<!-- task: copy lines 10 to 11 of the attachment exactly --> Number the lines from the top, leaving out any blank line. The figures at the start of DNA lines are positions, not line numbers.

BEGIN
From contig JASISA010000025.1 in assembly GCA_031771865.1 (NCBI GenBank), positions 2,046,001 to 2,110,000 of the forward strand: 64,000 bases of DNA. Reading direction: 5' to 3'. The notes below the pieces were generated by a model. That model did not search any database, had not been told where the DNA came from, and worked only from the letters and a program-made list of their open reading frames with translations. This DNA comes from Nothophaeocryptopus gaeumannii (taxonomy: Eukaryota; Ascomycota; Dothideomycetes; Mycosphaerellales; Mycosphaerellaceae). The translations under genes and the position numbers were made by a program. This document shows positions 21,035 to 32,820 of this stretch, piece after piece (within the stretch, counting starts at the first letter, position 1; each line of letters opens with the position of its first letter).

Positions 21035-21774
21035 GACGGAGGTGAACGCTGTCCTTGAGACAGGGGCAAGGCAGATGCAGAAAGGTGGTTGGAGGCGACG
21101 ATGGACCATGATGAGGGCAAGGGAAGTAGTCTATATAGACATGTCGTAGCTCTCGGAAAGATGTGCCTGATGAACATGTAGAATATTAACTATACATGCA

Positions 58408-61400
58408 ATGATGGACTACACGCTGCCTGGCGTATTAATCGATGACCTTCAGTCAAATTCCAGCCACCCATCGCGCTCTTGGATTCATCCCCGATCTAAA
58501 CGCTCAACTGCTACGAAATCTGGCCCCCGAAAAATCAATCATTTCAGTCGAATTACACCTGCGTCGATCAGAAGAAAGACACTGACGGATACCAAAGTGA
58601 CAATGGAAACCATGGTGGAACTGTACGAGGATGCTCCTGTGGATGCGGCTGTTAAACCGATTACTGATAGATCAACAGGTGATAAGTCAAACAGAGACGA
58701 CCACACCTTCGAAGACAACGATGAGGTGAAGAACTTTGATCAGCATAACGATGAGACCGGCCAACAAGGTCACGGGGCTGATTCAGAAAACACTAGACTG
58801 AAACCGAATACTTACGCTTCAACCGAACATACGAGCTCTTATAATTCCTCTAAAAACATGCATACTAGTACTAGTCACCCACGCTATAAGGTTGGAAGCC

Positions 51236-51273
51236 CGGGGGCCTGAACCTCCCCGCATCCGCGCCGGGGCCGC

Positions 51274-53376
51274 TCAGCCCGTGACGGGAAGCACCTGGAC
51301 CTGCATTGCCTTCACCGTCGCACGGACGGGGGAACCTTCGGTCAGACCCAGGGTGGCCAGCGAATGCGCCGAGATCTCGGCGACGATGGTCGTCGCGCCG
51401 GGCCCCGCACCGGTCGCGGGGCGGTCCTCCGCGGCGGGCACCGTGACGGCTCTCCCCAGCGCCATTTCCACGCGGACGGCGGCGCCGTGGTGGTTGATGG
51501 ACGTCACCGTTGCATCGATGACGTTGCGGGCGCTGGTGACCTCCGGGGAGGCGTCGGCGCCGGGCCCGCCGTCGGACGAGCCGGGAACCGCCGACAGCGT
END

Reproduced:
58801 AAACCGAATACTTACGCTTCAACCGAACATACGAGCTCTTATAATTCCTCTAAAAACATGCATACTAGTACTAGTCACCCACGCTATAAGGTTGGAAGCC

Positions 51236-51273